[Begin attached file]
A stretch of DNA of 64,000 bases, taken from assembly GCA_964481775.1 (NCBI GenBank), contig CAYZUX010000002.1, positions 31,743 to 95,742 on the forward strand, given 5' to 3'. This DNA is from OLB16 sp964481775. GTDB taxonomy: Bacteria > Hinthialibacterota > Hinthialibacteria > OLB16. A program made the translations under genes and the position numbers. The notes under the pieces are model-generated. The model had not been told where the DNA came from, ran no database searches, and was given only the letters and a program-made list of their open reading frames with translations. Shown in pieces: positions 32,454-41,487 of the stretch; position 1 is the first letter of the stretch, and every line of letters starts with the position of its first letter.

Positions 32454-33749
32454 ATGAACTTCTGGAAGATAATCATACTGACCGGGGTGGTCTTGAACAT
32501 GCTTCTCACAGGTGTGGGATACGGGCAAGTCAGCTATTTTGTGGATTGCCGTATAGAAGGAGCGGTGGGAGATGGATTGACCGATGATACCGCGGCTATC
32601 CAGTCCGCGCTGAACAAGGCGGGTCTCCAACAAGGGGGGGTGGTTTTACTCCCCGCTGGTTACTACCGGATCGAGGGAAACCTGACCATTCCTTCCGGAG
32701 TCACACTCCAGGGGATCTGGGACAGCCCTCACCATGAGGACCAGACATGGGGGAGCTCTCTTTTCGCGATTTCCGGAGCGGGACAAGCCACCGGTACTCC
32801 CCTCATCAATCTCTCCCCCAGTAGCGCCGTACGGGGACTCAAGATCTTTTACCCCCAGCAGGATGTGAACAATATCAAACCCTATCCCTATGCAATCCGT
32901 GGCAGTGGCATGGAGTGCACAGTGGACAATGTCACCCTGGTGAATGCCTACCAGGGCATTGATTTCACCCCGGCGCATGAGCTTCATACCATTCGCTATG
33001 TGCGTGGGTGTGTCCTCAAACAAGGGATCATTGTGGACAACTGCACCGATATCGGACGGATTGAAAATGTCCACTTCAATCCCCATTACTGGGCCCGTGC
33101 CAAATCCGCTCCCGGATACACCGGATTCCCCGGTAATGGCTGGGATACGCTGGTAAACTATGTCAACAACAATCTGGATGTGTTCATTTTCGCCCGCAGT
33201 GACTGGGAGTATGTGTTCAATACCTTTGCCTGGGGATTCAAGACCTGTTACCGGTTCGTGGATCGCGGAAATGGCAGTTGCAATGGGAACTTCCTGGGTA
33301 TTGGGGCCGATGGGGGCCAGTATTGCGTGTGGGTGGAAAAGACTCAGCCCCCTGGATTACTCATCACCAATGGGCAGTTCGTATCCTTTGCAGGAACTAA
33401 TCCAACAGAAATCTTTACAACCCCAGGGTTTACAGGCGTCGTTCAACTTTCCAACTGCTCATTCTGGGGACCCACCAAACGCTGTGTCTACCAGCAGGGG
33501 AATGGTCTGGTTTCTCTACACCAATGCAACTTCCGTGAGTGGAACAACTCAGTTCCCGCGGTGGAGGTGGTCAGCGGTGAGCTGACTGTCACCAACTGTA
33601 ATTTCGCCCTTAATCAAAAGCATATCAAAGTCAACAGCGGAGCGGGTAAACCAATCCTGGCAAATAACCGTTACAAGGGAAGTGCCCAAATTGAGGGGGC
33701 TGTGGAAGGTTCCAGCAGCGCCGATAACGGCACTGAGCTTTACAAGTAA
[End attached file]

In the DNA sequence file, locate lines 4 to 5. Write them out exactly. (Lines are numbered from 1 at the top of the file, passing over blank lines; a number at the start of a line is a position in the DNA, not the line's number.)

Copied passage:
32501 GCTTCTCACAGGTGTGGGATACGGGCAAGTCAGCTATTTTGTGGATTGCCGTATAGAAGGAGCGGTGGGAGATGGATTGACCGATGATACCGCGGCTATC
32601 CAGTCCGCGCTGAACAAGGCGGGTCTCCAACAAGGGGGGGTGGTTTTACTCCCCGCTGGTTACTACCGGATCGAGGGAAACCTGACCATTCCTTCCGGAG